Consume steadily all day, but keep it in moderation and don’t forget to replace electrolytes, either through capsules or by eating salty snacks at the aid stations.

If anyone has any questions about the course, aid stations, or race day planning that hasn’t been covered on our website, feel free to email us.

Have a great day out there, and see you at the finish!

Pete Stevenson and Nick Clark
racedirector@gnarrunners.com

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14 Hour Quad Rock Pacing Plan

In the past few weeks, we’ve heard from several runners worrying over the 14 hour course cut-off for the full 50 mile race. To make sure that the cut-off times are fair and accurate for a 14-hour finish, I (Pete) went out and ran the full 50 miles myself last month. As a result, we’ve decided to extend the mid-race cut-offs at Arthur’s Rock (Mile 32.4) to 1:40pm and Horsetooth (Mile 39.6) to 4:10pm.

I ran the course in the middle of a very high volume block of training on very, very tired legs so my pace for the day was much slower than my normal training pace and significantly slower than what I would have run fully tapered and rested for a race. I also didn’t have the extra benefit of aid stations with more frequent water refills and volunteer help. I jogged the easy sections and downhills and hiked every steep uphill on the course and finished the full course in 12 hours and 24 minutes. For runners who normally finish toward the back of races and close to course cut-offs, the 14 hour race cut-off for the 50 mile event will be tight but not an unreasonable goal.

Based on my 50 mile pace, I’ve estimated the following splits for a 14 hour finish time:

Aid Station Mile
Leg
Distance
Aid
Station
Time
Leg
Time
Leg
Pace
Total
Time
Arthur’s
2.2
2.2
None
0:27
12:16
0:27
Towers
7.2
5.0
3:00
1:20
16:00
1:50
Horsetooth
10.4
3.2
5:00
0:40
12:30
2:35
Towers
14.2
3.8
3:00
1:00
15:47
3:38
Arthur’s
17.6
3.4
5:00
0:43
12:39
4:26
Soldier
25
7.4
10:00
1:55
15:32
6:31
Arthur’s
32.4
7.4
5:00
1:55
15:32
8:31
Towers
35.8
3.4
3:00
1:15
22:04
9:49
Horsetooth
39.6
3.8
10:00
1:05
17:06
11:04
Towers
42.8
3.2
4:00
1:10
21:53
12:18
Arthur’s
47.8
5.0
2:00
1:10
14:00
13:30
Finish
50
2.2
0:27
12:16
13:57
Total
50:00
13:07
15:44
13:57

The pacing splits for each section should be fairly accurate based on my own actual running time on the course. This pacing plan includes a very generous amount of aid station time which I think most experienced runners can significantly reduce. While 3-5 minutes at an aid stop doesn’t sound like much, if you know what you need ahead of time you can be moving through aid stations in under 2 minutes with the help of volunteers to fill your bottles or pack/grab whatever snacks you need from the table.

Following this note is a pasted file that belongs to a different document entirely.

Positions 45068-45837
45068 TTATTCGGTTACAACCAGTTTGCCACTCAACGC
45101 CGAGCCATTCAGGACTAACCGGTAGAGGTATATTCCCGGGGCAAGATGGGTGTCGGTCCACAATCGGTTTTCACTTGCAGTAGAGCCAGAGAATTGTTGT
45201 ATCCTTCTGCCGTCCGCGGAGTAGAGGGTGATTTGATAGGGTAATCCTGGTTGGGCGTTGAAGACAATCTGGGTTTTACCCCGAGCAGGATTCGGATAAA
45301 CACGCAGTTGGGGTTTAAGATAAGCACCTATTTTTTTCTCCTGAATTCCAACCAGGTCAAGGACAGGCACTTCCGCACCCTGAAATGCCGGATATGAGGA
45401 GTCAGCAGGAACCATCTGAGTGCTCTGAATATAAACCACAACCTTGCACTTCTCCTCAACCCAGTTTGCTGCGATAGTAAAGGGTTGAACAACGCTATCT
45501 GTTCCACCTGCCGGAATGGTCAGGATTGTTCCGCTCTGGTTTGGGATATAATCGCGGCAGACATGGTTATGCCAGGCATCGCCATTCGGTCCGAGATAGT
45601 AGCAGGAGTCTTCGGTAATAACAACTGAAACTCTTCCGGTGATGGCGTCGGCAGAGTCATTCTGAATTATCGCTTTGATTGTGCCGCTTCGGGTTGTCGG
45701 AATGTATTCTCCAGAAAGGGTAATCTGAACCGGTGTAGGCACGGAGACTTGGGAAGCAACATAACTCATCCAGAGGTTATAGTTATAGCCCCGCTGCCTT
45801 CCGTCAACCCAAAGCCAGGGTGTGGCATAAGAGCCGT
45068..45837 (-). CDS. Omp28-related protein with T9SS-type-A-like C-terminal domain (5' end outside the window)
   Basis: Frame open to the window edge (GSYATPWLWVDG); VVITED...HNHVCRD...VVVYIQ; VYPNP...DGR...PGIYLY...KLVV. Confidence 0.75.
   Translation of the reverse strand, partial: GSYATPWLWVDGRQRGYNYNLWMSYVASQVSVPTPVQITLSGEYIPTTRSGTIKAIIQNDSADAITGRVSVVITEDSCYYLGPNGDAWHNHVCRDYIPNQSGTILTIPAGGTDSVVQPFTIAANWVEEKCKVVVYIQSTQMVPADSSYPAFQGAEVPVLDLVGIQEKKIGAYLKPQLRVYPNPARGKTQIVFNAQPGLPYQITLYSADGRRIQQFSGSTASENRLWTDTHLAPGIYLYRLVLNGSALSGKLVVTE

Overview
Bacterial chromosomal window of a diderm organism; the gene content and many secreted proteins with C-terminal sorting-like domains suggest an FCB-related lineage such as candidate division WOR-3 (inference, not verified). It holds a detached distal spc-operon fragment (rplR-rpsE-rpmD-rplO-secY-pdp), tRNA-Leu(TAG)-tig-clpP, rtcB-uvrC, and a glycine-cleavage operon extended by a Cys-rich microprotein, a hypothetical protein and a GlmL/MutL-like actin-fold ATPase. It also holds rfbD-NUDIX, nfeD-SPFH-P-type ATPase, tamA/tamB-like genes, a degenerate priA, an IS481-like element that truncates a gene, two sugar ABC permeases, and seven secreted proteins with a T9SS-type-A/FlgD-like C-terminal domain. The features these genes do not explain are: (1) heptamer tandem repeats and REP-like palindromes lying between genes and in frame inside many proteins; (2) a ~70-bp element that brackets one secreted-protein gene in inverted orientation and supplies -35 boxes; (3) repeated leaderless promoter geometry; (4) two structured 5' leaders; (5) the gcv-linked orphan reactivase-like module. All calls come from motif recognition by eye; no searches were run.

I’ve included very generous 10 minute stops at the 25 mile turn around and the last stop at the Horsetooth aid station. At this point in the race, you may need to pick up extra backup fuel from your drop bags and/or change clothing layers depending on the weather. I highly suggest minimizing your time at the mile 25 stop and mentally preparing yourself to get in and out and on the trail for the climb back up to Arthur’s Rock. The section from mile 25 to the Towers aid station at mile 35.8 is the toughest of the course both mentally and physically. But trust me, if you stick it out and get yourself past the Mill Creek climb and into the home stretch, you’ll be rewarded with a very enjoyable and satisfying cruise to the finish.

Aside from minimizing aid station time, you just need to keep moving efficiently. As long as you’re hiking the uphills, you’re making progress. Make sure that you maintain focus and run every downhill and flat section. The course doesn’t have many flat miles but there are a lot of long switchbacks and traverses that are easily runnable if you stay focused and take advantage of them.

If anyone has any questions about the course or pacing strategy, feel free to email me directly at pete@gnarrunners.com. This is a tough course and not everyone will be able to finish the full 50 miles, but we want to make sure that we give everyone the support and information they need to have the best chance at success.

Pete